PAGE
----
"I just had the feeling, this will be wonderful. I really had the feeling, 'How could you do better than go home and serve?'" Elder Groberg told President Hinckley. "All of those things went through my mind, 'Isn't the Lord good? Isn't he kind?'"
In June 2005, Elder Groberg also participated in the groundbreaking of the Rexburg Idaho Temple, Idaho's third temple.
4. World War II delays
World War II caused delays in the construction of the Idaho Falls Temple, Hawkins wrote.
When the United States entered the war, the temple's exterior was nearly finished but the interior needed signficant work. First, there was a labor shortage on building projects such as the temple because men and women were entering military service or the defense industry.
Second, wartime restrictions limited the use of needed materials. Fortunately, the church had imported and stored most of the structural materials in advance.
Hawkins referenced another delay.
"A major setback during this period came when it was discovered that mural fabrics in the temple had been damaged by condensation from insufficient insulation from the exterior walls," Hawkins wrote.
Despite the obstacles, the temple was completed and dedicated one month after the war ended. The lifting of gasoline and tire rationing allowed more Latter-day Saints to attend the dedication and helped revitalize regular attendance, Hawkins wrote.
5. Rex and Fern Furness
Rex and Fern Furness attended one of the eight dedicatory sessions of the Idaho Falls Temple, which took place Sept. 23-25, 1945. It was a memorable experience, Fern Furness said.
"I thought the temple was absolutely beautiful," she said.
In the years that followed, the couple served in the temple baptistry, arriving each Saturday at 5 a.m. for about a decade. After her husband died, Fern Furness continued to serve as an ordinance worker for another eight years. She was released at age 87.
"I loved being helpful and doing something good for someone else," Fern Furness said. "There was such a pleasant feeling in the temple, and being there was the highlight of my week."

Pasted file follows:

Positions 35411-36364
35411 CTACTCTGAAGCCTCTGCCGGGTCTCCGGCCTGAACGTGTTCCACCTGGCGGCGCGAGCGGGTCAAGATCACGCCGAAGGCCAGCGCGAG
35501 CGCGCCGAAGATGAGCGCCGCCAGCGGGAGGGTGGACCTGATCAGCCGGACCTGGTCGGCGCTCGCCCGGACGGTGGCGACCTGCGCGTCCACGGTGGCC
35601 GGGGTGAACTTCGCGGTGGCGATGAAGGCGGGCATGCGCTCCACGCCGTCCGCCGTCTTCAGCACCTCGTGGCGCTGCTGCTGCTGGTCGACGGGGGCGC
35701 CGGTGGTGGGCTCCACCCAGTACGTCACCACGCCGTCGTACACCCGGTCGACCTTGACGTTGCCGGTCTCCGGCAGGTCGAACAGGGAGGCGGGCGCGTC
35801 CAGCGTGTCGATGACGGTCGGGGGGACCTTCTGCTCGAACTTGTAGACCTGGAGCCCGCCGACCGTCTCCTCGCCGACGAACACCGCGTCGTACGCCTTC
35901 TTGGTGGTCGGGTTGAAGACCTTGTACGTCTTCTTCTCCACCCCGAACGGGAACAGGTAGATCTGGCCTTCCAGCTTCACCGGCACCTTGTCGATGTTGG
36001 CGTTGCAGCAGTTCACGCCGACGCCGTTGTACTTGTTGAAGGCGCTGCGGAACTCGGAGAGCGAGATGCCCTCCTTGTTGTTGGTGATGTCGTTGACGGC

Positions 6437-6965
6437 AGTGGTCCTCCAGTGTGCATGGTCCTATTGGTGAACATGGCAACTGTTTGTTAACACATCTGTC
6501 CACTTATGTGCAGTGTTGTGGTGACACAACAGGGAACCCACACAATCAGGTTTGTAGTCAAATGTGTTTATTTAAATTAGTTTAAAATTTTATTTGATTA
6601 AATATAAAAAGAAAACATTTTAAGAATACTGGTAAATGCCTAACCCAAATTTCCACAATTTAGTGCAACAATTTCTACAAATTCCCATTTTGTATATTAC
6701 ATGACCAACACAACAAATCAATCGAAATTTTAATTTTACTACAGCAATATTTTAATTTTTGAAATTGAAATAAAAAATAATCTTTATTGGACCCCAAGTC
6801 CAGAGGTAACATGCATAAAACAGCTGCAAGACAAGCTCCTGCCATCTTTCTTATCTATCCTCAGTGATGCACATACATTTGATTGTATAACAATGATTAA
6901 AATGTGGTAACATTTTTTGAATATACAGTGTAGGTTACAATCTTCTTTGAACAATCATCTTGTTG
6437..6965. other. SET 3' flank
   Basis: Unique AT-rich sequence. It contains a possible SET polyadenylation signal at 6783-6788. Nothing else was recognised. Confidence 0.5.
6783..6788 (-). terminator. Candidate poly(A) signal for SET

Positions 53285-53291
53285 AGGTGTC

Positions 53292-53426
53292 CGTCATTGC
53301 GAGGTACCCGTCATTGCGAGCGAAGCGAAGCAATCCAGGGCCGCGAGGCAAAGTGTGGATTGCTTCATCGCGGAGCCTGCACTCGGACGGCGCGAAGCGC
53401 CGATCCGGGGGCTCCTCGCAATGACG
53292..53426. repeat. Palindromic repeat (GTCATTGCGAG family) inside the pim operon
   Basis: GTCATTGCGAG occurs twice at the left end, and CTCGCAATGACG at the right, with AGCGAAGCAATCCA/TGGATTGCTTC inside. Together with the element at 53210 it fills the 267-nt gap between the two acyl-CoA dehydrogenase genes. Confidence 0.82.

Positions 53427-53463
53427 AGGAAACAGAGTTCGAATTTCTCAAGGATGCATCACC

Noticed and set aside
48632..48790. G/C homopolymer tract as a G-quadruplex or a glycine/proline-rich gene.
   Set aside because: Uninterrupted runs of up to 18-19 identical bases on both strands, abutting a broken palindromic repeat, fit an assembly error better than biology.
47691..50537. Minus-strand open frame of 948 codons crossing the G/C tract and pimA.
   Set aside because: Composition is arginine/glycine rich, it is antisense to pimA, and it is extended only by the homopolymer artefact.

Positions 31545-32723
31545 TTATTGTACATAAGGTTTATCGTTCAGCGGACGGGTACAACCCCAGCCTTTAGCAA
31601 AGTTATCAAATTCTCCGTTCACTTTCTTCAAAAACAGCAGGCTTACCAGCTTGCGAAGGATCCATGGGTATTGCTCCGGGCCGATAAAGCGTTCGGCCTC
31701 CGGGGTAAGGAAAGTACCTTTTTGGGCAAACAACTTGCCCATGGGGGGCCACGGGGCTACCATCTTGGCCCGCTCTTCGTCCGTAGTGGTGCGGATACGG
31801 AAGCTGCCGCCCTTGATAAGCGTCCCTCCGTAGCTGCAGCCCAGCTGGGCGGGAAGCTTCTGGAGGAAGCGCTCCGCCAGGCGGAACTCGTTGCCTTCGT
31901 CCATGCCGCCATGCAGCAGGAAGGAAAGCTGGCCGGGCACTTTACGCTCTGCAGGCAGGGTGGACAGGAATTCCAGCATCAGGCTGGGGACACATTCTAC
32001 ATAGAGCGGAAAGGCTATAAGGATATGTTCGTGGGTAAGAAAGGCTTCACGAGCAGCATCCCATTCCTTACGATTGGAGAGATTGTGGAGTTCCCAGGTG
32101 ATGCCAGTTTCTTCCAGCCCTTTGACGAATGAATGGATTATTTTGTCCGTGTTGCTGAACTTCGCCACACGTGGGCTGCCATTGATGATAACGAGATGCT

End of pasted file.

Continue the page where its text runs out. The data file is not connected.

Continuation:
6. Wadsworth family sealing
Anona Wadsworth and her husband spent a year preparing to be sealed to their two small sons.
On a snowy day in November 1975, the family of four arrived at the Idaho Falls Temple. Anona Wadsworth remembers taking the little boys to the children's room and leaving them in the caring hands of temple workers who would dress them in white.
At the appropriate time, the family entered the sealing room. When Anona Wadsworth saw her husband and sons, it was hard to hold back the tears, she said.
"I just cried," Wadsworth wrote in an email. "We felt the Spirit so strong in that room as everyone started to cry and rejoice with us as we held each other’s hands as a family forever.
"It's been 40 years since that event. Every time I am in that area, I go visit that room for just a moment and my eyes still tear up as I remember that sweet November day so long ago."
7. Angel Moroni
A statue of the angel Moroni was not added to the temple spire until nearly 40 years after the dedication. In the early 1980s, members from the Idaho Falls Temple district sent a request for the First Presidency to consider adding one, according to Hawkins.
The request was granted, and a 12-foot statue of the angel Moroni was installed on Sept. 5, 1983.
8. 'Temple by the river'
In 1995, hundreds gathered at the Idaho Falls North Stake Center, near the temple, to commemorate 50 years of the "temple by the river," the LDS Church News reported.
Elder W. Eugene Hansen, then of the presidency of the Seventy and executive director of the church's temple department, presided over the event, which was broadcast live on local television. The event was attended by current and former temple presidents, matrons and temple workers. Music was provided by the Ricks College Concert Chorale, and during the program, children in the congregation gathered at the podium to sing "I Love to See the Temple."
In his remarks, Elder Hansen recalled the day he married his wife in the Idaho Falls Temple in 1950 and paid tribute to the early Saints of the area.
"And so on the 50th anniversary of the dedication of the `temple by the river,' we remember those early residents, those who tamed the land and made it the beautiful and productive place it is today," Elder Hansen said.
"We remember those who worked so hard, both church members and friends of the church, to bring about the building and dedication of this beautiful edifice. We salute you and express our gratitude. You have our love and respect and our admiration."